(Reuters) – Security at the U.S. mission in Benghazi, Libya was grossly inadequate to deal with a September 11 attack that killed a U.S. ambassador and three others because of failures within the State Department, an official inquiry found on Tuesday.
In a scathing assessment, the review cited “leadership and management” deficiencies at two department offices, poor coordination among officials and “real confusion” in Washington and in the field over who had the responsibility, and the power, to make decisions that involved policy and security concerns.
The attack killed Ambassador Christopher Stevens and three other Americans and set off a political furor as Republicans used the issue to attack President Barack Obama before the November 6 election in which he won a second term in office.
The report’s harsh assessment seemed likely to tarnish the four-year tenure of Secretary of State Hillary Clinton, who said in a letter accompanying the review that she would adopt all of its recommendations.
“Systemic failures and leadership and management deficiencies at senior levels within two bureaus of the State Department … resulted in a special mission security posture that was inadequate for Benghazi and grossly inadequate to deal with the attack that took place,” said the unclassified version of the report by the official “Accountability Review Board.”
The board specifically faulted the department’s Bureau of Near Eastern Affairs, the regional office which is responsible for the Middle East and North Africa, and the Bureau of Diplomatic Security, its law enforcement and security arm.
The five-member board said U.S. intelligence provided no “specific tactical warning” of the attack and that there was “little understanding of militias in Benghazi and the threat they posed to U.S. interests” in the eastern Libyan city, where the central government has little influence.
The incident has raised questions about the adequacy of security at U.S. embassies around the globe and where to draw the line between protecting American diplomats in dangerous places while giving them enough freedom to do their jobs.
Jon Alterman, head of the Middle East program at the Center for Strategic and International Studies, said the assessment reflected poorly on Clinton and its recommendations would probably make life harder for diplomats in the field
“This is a mark against Secretary Clinton. While she was not singled out, the report highlighted the lack of leadership and organization on security issues, and those fall into her bailiwick,” Alterman said.
“The report, however, relies a little too much on bureaucratic fixes,” he added. “Sprinkling people throughout the system who are not only empowered to say ‘no,’ but have an institutional interest in doing so, will make it harder for diplomats to get out of tightly guarded facilities.”
DID LOCAL GUARDS LEAVE GATE OPEN?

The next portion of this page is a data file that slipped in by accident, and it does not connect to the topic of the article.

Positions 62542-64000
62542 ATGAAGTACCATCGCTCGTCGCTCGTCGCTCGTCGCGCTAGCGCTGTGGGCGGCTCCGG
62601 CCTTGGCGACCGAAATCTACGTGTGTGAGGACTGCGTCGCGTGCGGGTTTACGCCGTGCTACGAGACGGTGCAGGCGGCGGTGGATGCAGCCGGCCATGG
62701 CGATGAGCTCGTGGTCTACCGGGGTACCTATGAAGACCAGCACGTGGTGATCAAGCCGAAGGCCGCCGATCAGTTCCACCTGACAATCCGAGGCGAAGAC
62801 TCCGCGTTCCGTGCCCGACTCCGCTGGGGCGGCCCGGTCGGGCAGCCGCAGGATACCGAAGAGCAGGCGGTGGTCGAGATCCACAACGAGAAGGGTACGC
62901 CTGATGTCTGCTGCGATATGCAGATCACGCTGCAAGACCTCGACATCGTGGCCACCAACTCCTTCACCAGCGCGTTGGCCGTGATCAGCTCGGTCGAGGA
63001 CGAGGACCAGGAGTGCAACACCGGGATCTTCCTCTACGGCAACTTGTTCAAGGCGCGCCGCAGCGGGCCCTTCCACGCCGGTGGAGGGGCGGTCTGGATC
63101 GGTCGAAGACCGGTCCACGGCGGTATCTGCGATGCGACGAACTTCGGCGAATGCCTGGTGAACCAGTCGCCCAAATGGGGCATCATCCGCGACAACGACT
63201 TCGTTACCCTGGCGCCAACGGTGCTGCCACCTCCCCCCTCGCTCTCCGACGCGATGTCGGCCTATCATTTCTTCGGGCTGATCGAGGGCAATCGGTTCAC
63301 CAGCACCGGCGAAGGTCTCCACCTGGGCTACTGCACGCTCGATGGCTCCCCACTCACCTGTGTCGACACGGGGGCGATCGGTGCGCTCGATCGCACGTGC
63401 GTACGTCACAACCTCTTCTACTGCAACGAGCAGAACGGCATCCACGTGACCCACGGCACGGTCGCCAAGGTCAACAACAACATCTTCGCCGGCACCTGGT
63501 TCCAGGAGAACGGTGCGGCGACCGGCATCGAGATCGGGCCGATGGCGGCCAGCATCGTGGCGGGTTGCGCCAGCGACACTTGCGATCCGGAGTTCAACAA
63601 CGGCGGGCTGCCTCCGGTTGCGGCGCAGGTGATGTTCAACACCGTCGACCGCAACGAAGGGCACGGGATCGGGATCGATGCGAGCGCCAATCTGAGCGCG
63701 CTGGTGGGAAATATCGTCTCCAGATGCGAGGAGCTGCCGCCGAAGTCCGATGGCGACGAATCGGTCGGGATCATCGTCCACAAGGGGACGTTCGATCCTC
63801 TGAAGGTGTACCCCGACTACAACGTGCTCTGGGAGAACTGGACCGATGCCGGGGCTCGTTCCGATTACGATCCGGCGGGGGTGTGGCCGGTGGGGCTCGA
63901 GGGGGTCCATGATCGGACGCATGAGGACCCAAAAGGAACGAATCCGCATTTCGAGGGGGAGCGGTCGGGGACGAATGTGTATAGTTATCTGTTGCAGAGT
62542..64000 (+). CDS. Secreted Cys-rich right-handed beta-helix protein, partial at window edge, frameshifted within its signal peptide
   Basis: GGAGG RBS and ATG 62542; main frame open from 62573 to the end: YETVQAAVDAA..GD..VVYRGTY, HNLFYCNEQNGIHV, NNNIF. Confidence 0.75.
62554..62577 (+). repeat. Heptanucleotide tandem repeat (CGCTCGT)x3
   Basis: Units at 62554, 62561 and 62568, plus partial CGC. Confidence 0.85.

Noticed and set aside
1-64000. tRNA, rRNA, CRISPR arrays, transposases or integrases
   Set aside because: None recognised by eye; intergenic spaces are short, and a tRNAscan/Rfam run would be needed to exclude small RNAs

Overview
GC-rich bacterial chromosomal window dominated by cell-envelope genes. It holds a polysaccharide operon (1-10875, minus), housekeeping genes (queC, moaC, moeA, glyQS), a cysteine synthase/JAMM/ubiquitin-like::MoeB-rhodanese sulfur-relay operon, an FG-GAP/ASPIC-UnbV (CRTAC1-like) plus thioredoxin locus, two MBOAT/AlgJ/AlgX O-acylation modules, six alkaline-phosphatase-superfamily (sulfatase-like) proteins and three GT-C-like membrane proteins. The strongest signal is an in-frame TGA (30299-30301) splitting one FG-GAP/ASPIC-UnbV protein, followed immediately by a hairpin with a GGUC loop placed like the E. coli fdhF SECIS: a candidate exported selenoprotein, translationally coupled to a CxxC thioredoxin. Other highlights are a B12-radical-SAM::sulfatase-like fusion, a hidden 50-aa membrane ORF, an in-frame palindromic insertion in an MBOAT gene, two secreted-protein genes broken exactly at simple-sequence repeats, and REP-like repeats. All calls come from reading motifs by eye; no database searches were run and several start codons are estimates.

The report faulted as “misplaced” the mission’s dependence for security support on the “armed but poorly skilled” Libyan February 17 Martyrs’ Brigade militia members and unarmed guards hired by State Department contractor Blue Mountain Libya.
No Blue Mountain guards were outside the compound immediately before the attack to provide early warning, which was their responsibility. The report raised the possibility that Blue Mountain guards left the “pedestrian gate open after initially seeing the attackers and fleeing the vicinity. They had left the gate unlatched before.”
The board found little evidence that the February 17 guards alerted Americans to the attack or swiftly summoned more militia members to help once it was under way. There had been questions of reliability in the weeks preceding the attack.
“At the time of Ambassador Stevens’ visit, February 17 militia members had stopped accompanying special mission vehicle movements in protest over salary and working hours,” the report said.
The board recommended that the State Department create a new, senior position to oversee security at “high threat” posts, to strengthen security at such posts beyond what is usually provided by host governments, and to consult outside experts on “best practices” for operating in dangerous environments.
The department should also hire more security personnel at dangerous posts, ensure key policy and security staff serve there for at least a year and consider making it easier to punish those who perform poorly in future security incidents.
The political uproar in the United States over the Benghazi attack has already claimed one victim.
U.S. Ambassador to the United Nations Susan Rice, widely tipped as a front-runner to replace Clinton when she steps down as secretary of state early next year, last week withdrew her name from consideration, saying she wished to avoid a potentially disruptive Senate confirmation process.
Republican lawmakers had blasted Rice for comments she made on several television talk shows in the aftermath of the attack in which she said preliminary information suggested the assault was the result of protests against an anti-Muslim video made in California rather than a premeditated strike.
The review, however, concluded that no protest took place before the attack. Rice has said she was relying on talking points drawn up by U.S. intelligence officials.
(Additional reporting by Paul Eckert and Andrew Quinn.; Editing by Christopher Wilson)
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